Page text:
South Carolina From A to Z
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"S" is for Steadman, Mark (b. 1930). Novelist. A native of Georgia, Steadman began teaching at Clemson in 1957 and since then his life has been centered in rural Pickens County. He taught humor and the American novel for forty years. From 1980 until 1997 he was also writer in residence. While a visiting professor at the American University in Cairo, he “found his voice” as a writer of fiction. His first novel McAfee County: A Chronicle, set in an imaginary coastal county, was an international success.

South Carolina From A to Z
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"S" is for States' Rights. The doctrine of states’ rights, a recurring theme of South Carolina political thought, is composed of two elements: a belief that the U.S. Constitution is a compact formed by the states that retained their sovereign status; and a belief that powers not specifically granted by the Constitution to the national government remain in state hands. During the sectional controversies before the Civil War, John C. Calhoun contended that states could nullify federal laws that exceeded the constitutional powers granted to the national government.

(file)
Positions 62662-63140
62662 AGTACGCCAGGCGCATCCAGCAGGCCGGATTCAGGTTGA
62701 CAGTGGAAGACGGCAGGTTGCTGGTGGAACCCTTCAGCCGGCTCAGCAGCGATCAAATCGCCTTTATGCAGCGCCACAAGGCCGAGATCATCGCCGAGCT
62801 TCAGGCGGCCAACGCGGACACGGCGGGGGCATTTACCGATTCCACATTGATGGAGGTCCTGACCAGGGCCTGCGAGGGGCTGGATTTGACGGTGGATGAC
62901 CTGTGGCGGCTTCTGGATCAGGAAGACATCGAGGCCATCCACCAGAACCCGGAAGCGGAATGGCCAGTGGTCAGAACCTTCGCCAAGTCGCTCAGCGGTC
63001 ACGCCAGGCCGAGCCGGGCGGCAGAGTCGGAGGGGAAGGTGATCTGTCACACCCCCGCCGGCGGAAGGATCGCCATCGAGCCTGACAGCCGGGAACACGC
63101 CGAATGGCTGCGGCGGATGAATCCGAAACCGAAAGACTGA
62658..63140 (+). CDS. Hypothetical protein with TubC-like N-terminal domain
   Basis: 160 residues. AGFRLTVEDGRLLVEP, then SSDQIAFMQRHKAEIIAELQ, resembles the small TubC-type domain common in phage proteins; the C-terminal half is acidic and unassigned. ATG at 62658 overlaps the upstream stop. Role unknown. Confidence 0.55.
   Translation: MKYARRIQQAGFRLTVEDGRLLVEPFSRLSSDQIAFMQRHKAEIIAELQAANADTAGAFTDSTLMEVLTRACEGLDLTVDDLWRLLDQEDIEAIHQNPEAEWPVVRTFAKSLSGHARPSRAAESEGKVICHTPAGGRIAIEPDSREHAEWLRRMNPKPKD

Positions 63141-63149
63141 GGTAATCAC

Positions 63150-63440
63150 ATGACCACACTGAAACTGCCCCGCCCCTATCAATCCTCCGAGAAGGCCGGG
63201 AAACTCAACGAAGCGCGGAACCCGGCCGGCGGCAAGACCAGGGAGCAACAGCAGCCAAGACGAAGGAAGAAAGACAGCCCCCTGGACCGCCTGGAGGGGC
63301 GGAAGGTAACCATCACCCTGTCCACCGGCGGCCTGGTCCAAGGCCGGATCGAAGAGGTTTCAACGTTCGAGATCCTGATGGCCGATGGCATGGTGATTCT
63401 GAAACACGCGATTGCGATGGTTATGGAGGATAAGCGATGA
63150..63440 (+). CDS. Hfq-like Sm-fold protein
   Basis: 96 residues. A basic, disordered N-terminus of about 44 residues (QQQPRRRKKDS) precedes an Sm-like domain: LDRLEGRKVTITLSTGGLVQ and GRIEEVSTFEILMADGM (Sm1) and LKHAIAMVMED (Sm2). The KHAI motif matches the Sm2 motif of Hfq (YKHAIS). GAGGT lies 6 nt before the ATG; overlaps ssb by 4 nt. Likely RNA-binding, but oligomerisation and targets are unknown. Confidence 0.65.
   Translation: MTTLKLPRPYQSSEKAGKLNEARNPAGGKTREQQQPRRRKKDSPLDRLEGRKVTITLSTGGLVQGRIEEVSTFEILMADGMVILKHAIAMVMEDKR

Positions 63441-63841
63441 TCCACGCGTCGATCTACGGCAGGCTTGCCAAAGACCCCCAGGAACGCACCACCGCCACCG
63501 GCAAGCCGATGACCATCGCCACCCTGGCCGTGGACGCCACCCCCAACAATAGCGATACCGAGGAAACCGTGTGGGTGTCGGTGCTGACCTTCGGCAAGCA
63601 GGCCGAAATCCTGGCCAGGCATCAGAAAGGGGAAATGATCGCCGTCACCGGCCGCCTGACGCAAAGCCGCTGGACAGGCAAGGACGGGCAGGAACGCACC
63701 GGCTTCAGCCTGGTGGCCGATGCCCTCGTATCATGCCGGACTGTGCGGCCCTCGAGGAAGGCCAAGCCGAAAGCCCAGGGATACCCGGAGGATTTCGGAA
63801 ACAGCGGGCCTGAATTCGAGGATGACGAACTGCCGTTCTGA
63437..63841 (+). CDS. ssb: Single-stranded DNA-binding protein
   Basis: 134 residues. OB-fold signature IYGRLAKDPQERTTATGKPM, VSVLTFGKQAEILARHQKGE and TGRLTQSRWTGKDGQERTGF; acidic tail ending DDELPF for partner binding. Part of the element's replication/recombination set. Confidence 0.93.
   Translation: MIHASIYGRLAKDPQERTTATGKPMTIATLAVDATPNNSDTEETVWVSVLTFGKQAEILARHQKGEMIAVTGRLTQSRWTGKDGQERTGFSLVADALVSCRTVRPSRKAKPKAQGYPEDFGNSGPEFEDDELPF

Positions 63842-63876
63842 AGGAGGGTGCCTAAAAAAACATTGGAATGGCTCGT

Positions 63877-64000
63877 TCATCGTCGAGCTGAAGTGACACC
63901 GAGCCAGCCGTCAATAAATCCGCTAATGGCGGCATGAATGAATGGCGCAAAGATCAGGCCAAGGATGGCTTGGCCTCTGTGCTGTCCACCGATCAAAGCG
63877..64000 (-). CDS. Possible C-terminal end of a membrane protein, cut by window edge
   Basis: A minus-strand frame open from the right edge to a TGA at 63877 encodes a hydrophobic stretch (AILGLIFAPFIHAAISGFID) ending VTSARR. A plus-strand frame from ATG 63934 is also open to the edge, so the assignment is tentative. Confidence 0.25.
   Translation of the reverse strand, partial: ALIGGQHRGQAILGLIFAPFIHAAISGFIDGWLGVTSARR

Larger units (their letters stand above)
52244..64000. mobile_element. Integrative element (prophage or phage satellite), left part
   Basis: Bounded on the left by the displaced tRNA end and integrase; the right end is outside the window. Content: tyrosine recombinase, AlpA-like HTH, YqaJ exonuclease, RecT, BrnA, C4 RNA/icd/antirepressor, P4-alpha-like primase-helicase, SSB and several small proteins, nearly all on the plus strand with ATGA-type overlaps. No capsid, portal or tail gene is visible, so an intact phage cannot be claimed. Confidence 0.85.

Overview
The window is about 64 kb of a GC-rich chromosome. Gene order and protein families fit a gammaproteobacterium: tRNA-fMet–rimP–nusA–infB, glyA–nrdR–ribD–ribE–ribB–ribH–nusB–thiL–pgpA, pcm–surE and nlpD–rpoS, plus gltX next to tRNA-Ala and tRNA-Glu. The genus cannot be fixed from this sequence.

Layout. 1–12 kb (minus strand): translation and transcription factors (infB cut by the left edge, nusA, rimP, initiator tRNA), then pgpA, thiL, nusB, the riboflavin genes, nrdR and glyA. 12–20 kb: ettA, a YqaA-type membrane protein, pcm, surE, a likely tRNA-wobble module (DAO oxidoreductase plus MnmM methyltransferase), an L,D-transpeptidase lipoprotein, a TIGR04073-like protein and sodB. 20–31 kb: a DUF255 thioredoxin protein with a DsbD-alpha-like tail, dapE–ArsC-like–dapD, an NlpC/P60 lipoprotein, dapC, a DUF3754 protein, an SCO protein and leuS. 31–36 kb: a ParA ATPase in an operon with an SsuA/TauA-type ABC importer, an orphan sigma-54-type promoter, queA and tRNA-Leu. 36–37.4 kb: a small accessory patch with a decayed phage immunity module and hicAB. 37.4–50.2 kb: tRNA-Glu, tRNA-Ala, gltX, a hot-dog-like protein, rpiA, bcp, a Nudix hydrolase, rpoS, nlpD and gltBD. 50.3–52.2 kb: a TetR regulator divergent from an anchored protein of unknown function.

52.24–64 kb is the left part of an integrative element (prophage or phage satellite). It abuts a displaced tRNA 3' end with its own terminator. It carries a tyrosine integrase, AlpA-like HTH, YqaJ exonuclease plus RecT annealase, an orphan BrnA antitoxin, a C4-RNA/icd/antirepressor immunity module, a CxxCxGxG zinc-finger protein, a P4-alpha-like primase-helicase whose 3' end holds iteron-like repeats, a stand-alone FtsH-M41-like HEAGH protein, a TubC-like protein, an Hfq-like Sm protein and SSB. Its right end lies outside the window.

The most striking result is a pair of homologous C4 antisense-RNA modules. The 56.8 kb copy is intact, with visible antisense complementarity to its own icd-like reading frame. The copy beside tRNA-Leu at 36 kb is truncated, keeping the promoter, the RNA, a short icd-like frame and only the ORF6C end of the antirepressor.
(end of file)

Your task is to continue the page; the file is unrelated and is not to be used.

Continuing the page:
"S" is for Stateburg

Oct 21, 2019
South Carolina From A to Z
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"S" is for Stateburg. The name of this town, located in western Sumter County in the High Hills of the Santee, reflects Stateburg’s raison d’être. A group of speculators headed by Thomas Sumter founded Stateburg in 1783 in hopes that it would be named the new state capital of South Carolina. By the time the General Assembly took up the matter of relocating the capital from Charleston, Stateburg had become a bustling village and seat of the newly established Claremont County. Sumter’s dream never became reality as legislators never seriously considered the town as the new capital.

South Carolina From A to Z
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"S" is for Stackhouse, Eunice Temple Ford (1885-1980). Educator, clubwoman.  An honors graduate of Limestone College, Stackhouse obtained graduate degrees at the University of Chicago. Beginning in 1906, she taught education, psychology, and philosophy and ethics at Limestone. And, from 1920-1932, she was dean of the college faculty.  Honored as “the godmother of the Federation [of Women’s Clubs in South Carolina],” Stackhouse served the organization as vice president and over the years chaired various departments.